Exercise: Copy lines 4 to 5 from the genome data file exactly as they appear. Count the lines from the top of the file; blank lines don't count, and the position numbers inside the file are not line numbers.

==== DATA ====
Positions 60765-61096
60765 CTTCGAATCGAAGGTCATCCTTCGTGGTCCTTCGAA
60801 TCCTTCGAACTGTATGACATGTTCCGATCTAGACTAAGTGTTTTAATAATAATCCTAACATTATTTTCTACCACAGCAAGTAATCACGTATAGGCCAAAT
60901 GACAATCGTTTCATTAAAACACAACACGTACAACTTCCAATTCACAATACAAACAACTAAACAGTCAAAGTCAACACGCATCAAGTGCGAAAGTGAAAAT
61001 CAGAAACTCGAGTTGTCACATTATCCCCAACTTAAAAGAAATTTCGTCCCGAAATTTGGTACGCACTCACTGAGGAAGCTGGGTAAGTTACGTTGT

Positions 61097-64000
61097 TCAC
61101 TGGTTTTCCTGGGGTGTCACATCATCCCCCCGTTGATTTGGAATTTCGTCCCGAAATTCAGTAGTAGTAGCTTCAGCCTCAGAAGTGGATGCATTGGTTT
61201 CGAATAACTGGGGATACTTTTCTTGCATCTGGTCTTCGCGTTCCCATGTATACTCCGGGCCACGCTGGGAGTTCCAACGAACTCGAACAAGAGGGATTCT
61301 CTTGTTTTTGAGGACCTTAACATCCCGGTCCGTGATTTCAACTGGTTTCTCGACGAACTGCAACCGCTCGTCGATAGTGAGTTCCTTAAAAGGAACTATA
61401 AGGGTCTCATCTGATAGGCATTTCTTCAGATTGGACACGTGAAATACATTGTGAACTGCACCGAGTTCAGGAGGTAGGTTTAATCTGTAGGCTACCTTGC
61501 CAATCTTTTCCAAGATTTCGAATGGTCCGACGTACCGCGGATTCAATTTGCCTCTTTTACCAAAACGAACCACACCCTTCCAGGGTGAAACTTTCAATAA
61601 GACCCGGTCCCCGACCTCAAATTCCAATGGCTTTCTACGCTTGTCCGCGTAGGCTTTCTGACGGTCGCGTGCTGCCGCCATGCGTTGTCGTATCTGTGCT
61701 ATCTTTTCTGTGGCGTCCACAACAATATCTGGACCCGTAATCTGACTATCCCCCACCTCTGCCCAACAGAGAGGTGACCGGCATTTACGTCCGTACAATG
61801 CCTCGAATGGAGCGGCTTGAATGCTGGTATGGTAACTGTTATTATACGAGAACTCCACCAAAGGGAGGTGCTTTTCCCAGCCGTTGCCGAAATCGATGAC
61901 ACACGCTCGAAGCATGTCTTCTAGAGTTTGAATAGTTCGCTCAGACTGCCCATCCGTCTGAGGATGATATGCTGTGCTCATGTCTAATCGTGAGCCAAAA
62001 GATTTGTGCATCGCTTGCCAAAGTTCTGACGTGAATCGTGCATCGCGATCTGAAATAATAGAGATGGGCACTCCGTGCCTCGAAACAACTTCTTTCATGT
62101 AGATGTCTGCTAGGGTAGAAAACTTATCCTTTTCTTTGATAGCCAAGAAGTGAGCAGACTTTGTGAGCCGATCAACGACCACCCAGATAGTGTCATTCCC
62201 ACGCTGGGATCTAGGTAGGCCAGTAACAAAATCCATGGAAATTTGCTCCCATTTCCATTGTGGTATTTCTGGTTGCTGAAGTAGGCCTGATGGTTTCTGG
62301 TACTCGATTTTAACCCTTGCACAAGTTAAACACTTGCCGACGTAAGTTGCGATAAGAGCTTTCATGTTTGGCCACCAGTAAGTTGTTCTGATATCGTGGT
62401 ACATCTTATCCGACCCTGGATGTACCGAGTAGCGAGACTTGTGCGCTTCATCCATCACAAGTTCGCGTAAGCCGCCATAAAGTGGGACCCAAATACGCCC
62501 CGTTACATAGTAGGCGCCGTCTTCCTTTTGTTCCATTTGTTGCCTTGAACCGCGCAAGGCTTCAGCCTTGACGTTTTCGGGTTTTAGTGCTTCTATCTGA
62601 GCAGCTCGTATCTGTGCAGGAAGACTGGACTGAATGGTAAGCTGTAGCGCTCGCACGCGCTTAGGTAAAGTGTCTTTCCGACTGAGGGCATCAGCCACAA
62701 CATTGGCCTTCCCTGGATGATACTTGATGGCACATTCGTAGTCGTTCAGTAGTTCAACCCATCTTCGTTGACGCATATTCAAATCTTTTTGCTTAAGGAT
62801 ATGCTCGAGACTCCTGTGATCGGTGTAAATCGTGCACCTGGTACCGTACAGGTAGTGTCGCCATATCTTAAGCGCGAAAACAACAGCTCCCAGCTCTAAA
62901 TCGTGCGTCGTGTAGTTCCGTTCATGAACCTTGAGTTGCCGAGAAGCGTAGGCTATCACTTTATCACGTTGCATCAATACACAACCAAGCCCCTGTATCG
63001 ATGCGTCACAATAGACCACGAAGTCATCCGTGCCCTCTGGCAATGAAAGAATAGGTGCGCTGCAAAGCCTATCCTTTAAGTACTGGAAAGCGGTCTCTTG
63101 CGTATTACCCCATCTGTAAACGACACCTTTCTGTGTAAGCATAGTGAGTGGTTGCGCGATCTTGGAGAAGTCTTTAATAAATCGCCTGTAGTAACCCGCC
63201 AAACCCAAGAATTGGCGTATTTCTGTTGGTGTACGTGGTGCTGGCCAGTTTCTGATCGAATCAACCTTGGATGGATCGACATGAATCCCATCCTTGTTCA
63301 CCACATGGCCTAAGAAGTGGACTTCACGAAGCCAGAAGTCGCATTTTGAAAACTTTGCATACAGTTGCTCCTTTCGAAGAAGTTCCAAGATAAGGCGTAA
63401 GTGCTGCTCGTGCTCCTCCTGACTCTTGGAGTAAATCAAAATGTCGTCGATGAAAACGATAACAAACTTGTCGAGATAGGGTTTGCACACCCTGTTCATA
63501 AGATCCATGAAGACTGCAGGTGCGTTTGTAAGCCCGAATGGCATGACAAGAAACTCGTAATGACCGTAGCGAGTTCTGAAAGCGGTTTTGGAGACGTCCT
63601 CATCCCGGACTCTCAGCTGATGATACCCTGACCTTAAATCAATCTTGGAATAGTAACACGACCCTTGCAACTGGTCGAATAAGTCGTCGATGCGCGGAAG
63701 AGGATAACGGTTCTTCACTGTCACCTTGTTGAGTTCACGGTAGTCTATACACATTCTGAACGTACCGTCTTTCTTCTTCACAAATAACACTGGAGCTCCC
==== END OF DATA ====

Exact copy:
60901 GACAATCGTTTCATTAAAACACAACACGTACAACTTCCAATTCACAATACAAACAACTAAACAGTCAAAGTCAACACGCATCAAGTGCGAAAGTGAAAAT
61001 CAGAAACTCGAGTTGTCACATTATCCCCAACTTAAAAGAAATTTCGTCCCGAAATTTGGTACGCACTCACTGAGGAAGCTGGGTAAGTTACGTTGT